Supreme Court creates IT and digital leadership role

Written by Sam Trendall on 24 August 2022 in News
News

Postholder will play a key role in delivering new digital and data transformation programmes

Credit: PublicDomainPictures.net

The Supreme Court of the United Kingdom has created a new role for a head of IT and digital services.

In a recently published job advert, the institution said that the position comes with the remit “oversee, continuously improve and lead the end to end in house IT provision and capability”. This may include ad hoc and out-of-hours emergency work that would add an additional £6,000 to an annual salary of up £68,000.

As well as supporting the use of IT systems, the chosen candidate will also play a “key role in the court’s Change Programme, which will create new digital services supported by modern technology to transform the way in which we deliver services to both our internal and external users”.


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Oversight of the court’s IT estate will include management of budgets and engagement with a wide range of stakeholders, including senior managers and commercial suppliers. The IT and digital chief will also be expected to “provide the bridge between technology delivery and cybersecurity assurance to ensure the UKSC can exploit the latest technologies” in a secure manner.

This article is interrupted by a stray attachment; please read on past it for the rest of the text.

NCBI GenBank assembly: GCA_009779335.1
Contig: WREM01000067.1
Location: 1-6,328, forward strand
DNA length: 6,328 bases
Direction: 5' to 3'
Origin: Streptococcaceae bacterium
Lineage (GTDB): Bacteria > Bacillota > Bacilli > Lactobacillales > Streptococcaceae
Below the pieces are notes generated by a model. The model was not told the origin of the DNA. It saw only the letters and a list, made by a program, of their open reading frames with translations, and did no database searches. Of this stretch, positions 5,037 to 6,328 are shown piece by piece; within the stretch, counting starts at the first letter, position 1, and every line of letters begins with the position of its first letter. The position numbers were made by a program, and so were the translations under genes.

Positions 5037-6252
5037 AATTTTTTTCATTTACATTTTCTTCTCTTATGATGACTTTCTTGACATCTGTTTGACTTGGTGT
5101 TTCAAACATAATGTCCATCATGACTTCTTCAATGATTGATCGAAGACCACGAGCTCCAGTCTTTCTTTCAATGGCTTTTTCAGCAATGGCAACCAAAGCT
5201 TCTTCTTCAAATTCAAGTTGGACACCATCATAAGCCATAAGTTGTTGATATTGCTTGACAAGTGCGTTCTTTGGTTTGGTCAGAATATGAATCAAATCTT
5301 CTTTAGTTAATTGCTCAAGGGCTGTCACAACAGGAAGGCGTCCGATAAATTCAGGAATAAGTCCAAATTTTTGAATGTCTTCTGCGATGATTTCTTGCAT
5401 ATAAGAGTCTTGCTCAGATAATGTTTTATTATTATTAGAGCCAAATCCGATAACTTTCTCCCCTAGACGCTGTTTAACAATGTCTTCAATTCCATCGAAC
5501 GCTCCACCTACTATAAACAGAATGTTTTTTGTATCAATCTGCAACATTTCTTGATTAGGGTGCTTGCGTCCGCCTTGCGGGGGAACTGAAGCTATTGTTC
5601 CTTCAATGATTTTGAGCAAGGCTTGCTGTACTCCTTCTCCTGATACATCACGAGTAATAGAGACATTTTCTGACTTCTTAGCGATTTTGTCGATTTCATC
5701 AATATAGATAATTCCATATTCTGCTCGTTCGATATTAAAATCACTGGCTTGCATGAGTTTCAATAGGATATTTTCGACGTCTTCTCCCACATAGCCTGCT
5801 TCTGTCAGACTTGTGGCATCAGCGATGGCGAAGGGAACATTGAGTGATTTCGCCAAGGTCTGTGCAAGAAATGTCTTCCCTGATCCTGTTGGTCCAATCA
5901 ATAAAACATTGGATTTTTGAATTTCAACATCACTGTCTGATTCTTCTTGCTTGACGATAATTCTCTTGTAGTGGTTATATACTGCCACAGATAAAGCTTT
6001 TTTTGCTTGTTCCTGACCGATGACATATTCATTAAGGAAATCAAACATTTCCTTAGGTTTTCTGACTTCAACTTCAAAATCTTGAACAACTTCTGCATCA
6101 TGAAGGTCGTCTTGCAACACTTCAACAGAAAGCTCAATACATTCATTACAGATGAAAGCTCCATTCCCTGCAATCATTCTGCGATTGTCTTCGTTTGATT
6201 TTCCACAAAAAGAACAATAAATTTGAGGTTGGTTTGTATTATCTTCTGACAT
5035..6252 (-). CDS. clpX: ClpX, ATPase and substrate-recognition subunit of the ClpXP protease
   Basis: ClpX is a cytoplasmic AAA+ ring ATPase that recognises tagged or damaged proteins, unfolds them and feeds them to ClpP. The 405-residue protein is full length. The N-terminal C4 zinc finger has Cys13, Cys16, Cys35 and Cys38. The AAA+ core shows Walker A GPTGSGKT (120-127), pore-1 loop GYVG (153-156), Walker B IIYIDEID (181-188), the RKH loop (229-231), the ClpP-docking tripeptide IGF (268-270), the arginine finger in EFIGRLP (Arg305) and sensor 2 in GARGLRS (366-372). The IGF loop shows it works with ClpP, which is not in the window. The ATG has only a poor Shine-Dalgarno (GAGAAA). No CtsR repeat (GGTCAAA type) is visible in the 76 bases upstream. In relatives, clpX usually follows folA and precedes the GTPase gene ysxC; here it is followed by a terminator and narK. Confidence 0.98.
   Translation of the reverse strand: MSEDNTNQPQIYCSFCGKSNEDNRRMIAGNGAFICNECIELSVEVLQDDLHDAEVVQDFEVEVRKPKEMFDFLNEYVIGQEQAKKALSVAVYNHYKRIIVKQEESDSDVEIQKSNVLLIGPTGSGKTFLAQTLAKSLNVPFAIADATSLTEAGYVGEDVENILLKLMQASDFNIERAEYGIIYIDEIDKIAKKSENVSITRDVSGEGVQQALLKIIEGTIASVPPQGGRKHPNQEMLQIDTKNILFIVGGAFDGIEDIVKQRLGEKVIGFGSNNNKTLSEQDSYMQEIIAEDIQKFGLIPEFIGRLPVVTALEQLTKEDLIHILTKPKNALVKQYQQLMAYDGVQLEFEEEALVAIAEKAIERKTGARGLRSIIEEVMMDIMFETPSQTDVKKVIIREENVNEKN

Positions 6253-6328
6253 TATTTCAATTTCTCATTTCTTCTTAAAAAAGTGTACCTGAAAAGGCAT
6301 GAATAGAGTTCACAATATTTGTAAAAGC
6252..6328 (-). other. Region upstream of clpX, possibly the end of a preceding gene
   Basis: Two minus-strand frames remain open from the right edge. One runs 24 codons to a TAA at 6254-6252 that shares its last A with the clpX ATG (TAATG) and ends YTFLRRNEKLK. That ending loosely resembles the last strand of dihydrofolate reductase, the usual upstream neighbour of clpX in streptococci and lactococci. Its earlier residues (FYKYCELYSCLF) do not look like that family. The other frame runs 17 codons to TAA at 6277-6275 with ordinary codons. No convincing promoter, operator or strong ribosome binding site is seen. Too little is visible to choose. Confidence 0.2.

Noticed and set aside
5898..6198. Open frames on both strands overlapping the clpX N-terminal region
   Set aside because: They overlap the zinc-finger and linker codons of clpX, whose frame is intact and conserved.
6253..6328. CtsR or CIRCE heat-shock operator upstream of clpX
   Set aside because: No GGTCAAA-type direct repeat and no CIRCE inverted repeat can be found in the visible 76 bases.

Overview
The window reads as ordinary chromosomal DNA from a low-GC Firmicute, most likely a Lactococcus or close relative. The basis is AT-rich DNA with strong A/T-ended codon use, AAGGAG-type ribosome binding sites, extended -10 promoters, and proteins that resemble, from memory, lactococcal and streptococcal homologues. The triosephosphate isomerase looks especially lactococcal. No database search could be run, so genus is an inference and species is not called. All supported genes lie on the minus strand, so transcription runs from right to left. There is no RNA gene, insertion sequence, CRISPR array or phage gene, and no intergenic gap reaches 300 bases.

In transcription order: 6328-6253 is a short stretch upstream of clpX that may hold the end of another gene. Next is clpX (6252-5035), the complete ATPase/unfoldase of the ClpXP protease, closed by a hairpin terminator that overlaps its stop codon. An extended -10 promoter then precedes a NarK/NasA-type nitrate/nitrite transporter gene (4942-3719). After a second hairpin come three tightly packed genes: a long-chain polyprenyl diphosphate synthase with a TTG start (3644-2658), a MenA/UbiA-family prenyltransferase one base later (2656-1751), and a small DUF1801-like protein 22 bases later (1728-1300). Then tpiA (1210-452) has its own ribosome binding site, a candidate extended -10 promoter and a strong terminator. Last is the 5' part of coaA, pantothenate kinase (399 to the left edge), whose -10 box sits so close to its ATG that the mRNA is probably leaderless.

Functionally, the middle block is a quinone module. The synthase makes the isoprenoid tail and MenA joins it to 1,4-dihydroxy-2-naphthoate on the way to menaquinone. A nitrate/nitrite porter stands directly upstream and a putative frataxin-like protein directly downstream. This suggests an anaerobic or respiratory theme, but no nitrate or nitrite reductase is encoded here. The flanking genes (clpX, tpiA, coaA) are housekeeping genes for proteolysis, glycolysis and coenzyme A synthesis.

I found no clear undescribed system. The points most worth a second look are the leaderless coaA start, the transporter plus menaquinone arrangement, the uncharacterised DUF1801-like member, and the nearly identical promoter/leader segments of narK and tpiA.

The court’s transformation plans, meanwhile, will include dedicated strategies in digital and data, which the chosen applicant will be central to creating and implementing. 

“The postholder will bring vision and commitment to enable the IT and digital services at the court to flourish by equipping and motivating staff, supporting the delivery of planned initiatives, and the Change Programme,” the job advert said. “This is a key role in a small, prestigious, values-driven organisation.”

Applications are open until 11.55pm on 18 September.

The UK Supreme Court is the final and ultimate court in which the judgement of civil and criminal cases can be appealed – with the exception of criminal cases in Scotland, which are heard by a devolved equivalent. It also “hears cases of the greatest public or constitutional importance affecting the whole population”, according to its website.

 

About the author

Sam Trendall is editor of PublicTechnology. He can be reached on sam.trendall@dodsgroup.com.

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